In a perfect world, large telescopes would be developed and built in logical, sequential order. First, scientific
requirements would be agreed upon, vetted, and fully developed. From these, instrument designers would define their
own subsystem requirements and specifications, and then flesh out preliminary designs. This in turn would then allow
optic designers to specify lens and mirror requirements, which would permit telescope mounts and drives to be
designed. Finally, software and safety systems, enclosures and domes, buildings, foundations, and infrastructures would
be specified and developed. Unfortunately, the order of most large telescope projects is the opposite of this sequence.
We don’t live in a perfect world. Scientists usually don’t want to commit to operational requirements until late in the
design process, instrument designers frequently change and update their designs due to improving filter and camera
technologies, and mount and optics engineers seem to live by the words “more” and “better” throughout their own
design processes. Amplifying this is the fact that site construction of buildings and domes are usually the earliest critical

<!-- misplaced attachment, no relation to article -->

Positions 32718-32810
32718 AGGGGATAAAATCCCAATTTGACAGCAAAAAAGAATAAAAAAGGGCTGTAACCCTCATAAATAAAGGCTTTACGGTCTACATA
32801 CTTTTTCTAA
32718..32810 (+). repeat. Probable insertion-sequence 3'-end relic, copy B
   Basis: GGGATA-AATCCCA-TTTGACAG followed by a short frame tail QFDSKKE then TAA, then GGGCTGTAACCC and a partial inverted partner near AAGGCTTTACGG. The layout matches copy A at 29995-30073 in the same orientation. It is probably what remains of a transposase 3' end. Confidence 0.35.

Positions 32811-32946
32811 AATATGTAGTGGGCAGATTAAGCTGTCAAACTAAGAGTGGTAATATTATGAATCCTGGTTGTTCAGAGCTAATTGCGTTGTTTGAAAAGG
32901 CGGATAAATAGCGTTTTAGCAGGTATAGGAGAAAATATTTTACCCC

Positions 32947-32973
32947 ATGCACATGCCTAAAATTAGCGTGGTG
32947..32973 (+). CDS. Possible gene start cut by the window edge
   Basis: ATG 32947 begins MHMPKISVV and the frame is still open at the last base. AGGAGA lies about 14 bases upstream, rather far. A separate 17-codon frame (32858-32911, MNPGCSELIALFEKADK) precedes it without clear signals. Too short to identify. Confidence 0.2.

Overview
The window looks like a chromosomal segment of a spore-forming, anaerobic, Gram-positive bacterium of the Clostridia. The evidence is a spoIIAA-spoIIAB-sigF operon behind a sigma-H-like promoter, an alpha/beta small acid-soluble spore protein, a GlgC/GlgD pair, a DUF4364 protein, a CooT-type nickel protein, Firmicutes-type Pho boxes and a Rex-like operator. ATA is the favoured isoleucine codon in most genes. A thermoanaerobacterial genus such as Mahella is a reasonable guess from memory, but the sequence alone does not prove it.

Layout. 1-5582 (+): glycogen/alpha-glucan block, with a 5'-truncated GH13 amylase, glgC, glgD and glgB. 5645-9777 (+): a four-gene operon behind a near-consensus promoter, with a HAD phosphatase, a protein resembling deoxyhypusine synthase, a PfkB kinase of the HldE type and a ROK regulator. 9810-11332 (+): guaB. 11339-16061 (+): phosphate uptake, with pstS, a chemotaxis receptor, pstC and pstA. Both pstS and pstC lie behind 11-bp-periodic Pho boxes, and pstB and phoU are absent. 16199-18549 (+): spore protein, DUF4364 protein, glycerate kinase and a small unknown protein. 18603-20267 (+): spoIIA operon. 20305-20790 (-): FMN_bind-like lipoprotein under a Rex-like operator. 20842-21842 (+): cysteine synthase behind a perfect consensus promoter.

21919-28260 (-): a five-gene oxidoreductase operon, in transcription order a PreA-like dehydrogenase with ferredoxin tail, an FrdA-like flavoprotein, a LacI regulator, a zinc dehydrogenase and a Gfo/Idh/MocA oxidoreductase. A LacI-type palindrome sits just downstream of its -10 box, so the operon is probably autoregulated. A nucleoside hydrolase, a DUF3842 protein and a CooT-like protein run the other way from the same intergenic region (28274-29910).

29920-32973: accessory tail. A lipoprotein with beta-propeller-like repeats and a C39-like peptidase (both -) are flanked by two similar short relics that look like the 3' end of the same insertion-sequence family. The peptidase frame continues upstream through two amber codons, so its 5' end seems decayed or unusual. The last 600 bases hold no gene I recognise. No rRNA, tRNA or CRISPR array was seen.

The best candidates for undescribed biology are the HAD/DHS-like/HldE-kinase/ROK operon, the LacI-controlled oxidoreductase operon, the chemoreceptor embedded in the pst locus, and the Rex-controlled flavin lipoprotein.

path items on the schedule, and are often subject to lengthy permitting and environmental processes. These facility and
support items therefore must quickly get underway, often before operational requirements are fully considered. Mirrors
and mounts also have very long lead times for fabrication, which in turn necessitates that they are specified and
purchased early. All of these factors can result in expensive and time-consuming change orders when requirements are
finalized and/or shift late in the process. This paper discusses some of these issues encountered on large, multi-year
construction projects. It also presents some techniques and ideas to minimize these effects on schedule and cost.
Included is a discussion on the role of Interface Control Documents (ICDs), the importance (and danger) of making big-picture
decisions early, and designing flexibility and adaptability into subsystems. In a perfect world, science would be
the big dog in the room, wagging the engineering tail. In our non-perfect world, however, it’s often the tail that ends up
wagging the dog instead.